DRC: African Parks drives poachers from Garamba National Park

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RDC : African Parks chasse les braconniers du Parc national de la Garamba ©Marcel Brekelmans /shutterstock

In just a few years, African Parks, a wildlife management group, has saved several animal species from poaching in Garamba National Park in north-eastern Democratic Republic of Congo. She has the support of several institutions and personalities such as Prince Harry of England.

The Democratic Republic of Congo is a very vast country: 2.354 million km2, four times the size of France. The country has nine national parks and 63 reserves and hunting grounds. Yet tourism contributes only 0.7% of the 35.2 billion GDP of the DR Congo. This lack of attractiveness is due to insecurity in the east of the country, but also to poaching, which is decimating many animal species. In Garamba National Park alone, 99 elephants were killed in 2015 to steal their ivory tusks.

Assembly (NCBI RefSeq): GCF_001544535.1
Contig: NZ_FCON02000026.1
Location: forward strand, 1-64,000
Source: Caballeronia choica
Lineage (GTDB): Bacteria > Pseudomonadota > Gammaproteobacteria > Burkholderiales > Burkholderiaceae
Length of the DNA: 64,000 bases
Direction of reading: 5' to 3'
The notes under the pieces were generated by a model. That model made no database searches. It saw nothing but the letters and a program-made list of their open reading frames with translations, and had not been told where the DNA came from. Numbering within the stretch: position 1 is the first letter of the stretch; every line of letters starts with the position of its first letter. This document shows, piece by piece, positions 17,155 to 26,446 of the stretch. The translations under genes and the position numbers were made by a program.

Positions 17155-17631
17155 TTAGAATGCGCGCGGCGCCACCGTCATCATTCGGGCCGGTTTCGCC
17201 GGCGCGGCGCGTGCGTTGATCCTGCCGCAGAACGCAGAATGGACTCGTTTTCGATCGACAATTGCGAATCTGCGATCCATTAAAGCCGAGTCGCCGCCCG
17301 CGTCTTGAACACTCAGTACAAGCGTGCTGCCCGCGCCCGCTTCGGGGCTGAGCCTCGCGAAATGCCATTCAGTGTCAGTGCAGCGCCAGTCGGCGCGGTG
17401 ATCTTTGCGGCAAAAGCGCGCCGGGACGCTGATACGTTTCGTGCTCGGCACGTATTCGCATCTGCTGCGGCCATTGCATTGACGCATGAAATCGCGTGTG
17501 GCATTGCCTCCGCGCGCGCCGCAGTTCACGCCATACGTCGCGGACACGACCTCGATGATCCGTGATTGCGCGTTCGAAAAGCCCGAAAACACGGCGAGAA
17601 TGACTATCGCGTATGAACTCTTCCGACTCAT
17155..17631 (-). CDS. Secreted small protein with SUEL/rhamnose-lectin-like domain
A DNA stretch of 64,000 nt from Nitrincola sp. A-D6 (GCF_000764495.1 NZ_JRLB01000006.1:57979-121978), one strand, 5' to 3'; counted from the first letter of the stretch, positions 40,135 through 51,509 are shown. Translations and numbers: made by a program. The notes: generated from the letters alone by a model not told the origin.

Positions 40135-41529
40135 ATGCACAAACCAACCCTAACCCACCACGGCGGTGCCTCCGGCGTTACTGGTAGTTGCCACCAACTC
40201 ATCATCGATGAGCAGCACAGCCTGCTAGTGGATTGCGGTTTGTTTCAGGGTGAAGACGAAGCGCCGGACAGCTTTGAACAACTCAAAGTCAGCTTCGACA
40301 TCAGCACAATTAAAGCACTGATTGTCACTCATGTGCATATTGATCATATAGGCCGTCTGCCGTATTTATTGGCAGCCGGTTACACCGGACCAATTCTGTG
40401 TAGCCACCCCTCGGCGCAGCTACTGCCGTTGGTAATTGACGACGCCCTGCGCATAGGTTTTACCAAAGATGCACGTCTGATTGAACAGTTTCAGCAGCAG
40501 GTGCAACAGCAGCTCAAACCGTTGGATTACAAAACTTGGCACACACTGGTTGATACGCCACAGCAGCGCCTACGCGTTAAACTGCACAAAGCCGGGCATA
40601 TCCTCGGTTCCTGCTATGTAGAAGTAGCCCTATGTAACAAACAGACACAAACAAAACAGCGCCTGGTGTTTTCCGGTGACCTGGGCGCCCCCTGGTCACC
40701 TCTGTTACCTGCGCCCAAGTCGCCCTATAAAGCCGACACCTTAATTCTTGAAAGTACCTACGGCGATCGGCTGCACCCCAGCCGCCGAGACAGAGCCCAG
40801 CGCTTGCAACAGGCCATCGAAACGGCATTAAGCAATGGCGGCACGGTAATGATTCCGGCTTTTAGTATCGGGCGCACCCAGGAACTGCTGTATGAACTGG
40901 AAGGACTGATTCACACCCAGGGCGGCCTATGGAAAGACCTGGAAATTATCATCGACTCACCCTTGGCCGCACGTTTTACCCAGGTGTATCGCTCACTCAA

It is in this context that the African Parks Group has moved to Garamba National Park to ensure its safety. To date, 200 rangers have been deployed to the reserve and according to recent figures published by African Parks, elephant poaching has declined significantly, with only two elephants killed in 2018. At the same time, the group has not lost any staff in all the parks it secures. African Parks owes these successes in part to the support of the international community.

Support from the international community

The progress observed in recent years can be credited to a public-private conservation model developed by African Parks, whose activities, expanding across the continent, are likely to attract more attention, as Prince Harry recently took over as president, after working in the field with the group’s teams. African Parks’ work in Garamba National Park is funded by the European Union and the USAID.

Founded in 2000, African Parks has built a solid reputation by developing its activities in areas heavily affected by poaching such as the Democratic Republic of Congo, Chad with Zakouma National Park, Mozambique and Malawi. In the DRC, it has the right to hire and fire. The group now has over 1,000 rangers in 15 regions in nine countries, securing approximately 105,000 square kilometres. It invested $44 million in 2017 and aims to manage 20 national parks across the continent by 2020. Its goal today is to attract tourists back to Garamba National Park.

Jean Marie Takouleu

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